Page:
What makes Phillips’ claim that much more risible is that one of the main points of contention here is religious teachings on homosexuality. Generally speaking, it is a dangerous slippery slope we’re on if the government wishes to treat a religion’s disapproval of any act, inside the bedroom or elsewhere, as hate speech. The equality commission certainly seems to be flirting with that concept.
Phillips talks out of both sides of his mouth below, speaking in favor of religions’ independence on matters of conscience, all while he is using his government position to bully religions over what has become a state-determined “heresy.” In the current climate, such behavior plays directly into the hands of Islamic supremacists, who benefit from an obvious double standard.
Alongside politically correct dogmas foisted on society in the name of “tolerance,” it is almost like a secular “Sharia” is taking hold attached to the new civil religion of multiculturalism (and like Sharia, you can convert to Islam for better treatment). Marginalizing Christianity in Britain in the name of an Orwellian “equality” while downplaying the problems of Muslim communities will set the stage for the real Sharia to gain an ever greater foothold.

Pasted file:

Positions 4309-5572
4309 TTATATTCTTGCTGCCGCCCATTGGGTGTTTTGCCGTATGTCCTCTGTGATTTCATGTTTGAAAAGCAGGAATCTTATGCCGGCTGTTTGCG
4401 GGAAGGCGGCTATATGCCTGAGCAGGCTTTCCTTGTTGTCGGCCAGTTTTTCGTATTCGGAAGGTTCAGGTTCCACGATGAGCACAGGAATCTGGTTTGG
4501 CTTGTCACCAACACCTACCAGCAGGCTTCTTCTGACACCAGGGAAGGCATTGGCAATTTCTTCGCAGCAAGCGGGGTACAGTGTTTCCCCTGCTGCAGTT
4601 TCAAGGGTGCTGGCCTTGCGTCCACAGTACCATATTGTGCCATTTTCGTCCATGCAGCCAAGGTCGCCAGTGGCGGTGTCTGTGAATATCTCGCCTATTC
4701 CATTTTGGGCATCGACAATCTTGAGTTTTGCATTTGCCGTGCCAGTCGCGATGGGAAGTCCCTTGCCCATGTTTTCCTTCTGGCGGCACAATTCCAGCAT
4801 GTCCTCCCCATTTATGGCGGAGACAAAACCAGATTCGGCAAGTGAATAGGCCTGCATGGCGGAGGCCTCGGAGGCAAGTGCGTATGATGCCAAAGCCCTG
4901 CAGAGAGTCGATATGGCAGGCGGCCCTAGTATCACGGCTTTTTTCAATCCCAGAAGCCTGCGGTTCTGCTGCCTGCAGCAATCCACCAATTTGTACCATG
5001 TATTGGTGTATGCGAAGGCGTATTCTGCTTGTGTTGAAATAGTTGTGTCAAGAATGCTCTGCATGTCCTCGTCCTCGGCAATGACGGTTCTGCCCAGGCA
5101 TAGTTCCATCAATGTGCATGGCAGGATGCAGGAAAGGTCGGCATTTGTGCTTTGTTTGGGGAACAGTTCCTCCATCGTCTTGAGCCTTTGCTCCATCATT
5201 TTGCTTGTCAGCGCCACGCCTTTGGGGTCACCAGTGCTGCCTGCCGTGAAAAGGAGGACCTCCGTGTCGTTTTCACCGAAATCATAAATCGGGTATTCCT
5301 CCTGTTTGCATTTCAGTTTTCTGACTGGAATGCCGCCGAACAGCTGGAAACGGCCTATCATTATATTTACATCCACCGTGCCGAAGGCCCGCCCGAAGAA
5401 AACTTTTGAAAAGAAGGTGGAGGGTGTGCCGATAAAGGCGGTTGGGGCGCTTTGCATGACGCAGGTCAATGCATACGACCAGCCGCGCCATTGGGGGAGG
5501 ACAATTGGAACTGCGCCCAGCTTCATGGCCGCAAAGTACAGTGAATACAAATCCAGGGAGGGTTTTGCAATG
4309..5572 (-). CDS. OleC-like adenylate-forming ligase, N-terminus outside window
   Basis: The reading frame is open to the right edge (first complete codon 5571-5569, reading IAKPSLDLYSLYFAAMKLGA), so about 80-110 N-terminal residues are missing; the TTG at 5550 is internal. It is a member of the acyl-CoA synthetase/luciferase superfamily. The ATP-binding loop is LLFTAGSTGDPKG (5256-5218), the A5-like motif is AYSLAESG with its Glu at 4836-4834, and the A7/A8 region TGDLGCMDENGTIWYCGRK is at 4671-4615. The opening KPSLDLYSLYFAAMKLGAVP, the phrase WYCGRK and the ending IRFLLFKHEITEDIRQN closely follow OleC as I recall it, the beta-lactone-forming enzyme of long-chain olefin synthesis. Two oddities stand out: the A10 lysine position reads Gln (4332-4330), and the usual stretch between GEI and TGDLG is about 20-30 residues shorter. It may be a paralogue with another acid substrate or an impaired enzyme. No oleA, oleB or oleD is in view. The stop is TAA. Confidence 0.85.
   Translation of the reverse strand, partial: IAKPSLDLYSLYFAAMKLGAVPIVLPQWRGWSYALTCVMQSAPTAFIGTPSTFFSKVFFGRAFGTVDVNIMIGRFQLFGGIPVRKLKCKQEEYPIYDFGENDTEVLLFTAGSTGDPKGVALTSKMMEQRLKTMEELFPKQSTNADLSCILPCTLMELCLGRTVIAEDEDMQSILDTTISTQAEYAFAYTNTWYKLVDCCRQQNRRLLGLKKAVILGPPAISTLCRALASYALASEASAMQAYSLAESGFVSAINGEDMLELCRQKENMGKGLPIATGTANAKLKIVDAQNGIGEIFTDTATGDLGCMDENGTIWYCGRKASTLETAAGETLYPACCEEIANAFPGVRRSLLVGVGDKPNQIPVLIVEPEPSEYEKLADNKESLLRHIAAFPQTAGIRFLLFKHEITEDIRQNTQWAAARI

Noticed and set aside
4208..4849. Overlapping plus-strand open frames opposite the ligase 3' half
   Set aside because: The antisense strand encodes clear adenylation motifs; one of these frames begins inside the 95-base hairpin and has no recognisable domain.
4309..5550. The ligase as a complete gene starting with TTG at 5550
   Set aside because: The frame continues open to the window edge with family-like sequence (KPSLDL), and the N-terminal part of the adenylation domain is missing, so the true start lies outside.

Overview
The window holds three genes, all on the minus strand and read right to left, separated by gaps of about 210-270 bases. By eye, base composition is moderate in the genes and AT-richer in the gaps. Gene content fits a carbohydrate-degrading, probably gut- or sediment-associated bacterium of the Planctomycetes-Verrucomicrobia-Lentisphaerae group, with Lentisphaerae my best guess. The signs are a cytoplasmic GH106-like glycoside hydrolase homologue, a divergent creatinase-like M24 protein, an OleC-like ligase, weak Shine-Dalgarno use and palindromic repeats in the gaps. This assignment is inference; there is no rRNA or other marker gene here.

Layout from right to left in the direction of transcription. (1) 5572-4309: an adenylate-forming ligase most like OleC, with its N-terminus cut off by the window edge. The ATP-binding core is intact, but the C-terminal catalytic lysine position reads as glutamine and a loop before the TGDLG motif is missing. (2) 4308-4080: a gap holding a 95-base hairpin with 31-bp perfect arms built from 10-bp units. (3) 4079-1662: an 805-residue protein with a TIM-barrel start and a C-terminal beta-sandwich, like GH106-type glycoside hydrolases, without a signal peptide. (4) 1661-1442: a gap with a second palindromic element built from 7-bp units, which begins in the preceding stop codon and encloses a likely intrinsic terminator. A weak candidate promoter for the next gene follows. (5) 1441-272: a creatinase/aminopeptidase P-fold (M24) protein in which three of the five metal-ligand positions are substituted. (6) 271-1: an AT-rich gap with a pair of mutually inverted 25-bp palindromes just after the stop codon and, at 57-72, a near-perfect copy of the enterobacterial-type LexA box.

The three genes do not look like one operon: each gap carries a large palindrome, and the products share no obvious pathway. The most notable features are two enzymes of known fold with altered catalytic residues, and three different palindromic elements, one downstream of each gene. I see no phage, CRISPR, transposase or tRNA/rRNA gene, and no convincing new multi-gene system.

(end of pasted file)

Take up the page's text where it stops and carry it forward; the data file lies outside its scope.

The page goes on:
Meanwhile, there is no Christian analogue to the situation in Tower Hamlets, where the persecution of gay people is rampant, and police are already looking the other way for fear of being called Islamophobic as Muslims indulge openly in violent hate speech and call for Sharia’s often creative punishments against homosexuals.
It certainly appears one religion is “more equal than others” at the Equality and Human Rights Commission.
“Christians are more militant than Muslims, says Government’s equalities boss,” by Jonathan Wynne-Jones for the Telegraph, June 18:
Trevor Phillips warned that “an old time religion incompatible with modern society” is driving the revival in the Anglican and Catholic Churches and clashing with mainstream views, especially on homosexuality.
Utterly absent is any comparative discussion of religious teachings on homosexuality, which are reflected by the differences in behavior: Muhammad himself called for the execution of homosexuals. Jesus did not. Paul called homosexual acts sinful, but did not prescribe punishments for Christian communities to carry out.
He accused Christians, particularly evangelicals, of being more militant than Muslims in complaining about discrimination, arguing that many of the claims are motivated by a desire for greater political influence.
However the chairman of the Equality and Human Rights Commission expressed concern that people of faith are “under siege” from atheists whom he accused of attempting to “drive religion underground”.
In an interview with the Sunday Telegraph ahead of a landmark report on religious discrimination in Britain, he said the Commission wants to protect Christians and Muslims from discrimination, admitting his body had not been seen to stand up for the people discriminated against because of their faith in the past.
In a wide-ranging intervention into the debate over the role of religion in modern Britain, Mr Phillips:
– warned it had become “fashionable” to attack and mock religion, singling out atheist polemicist Richard Dawkins for his views;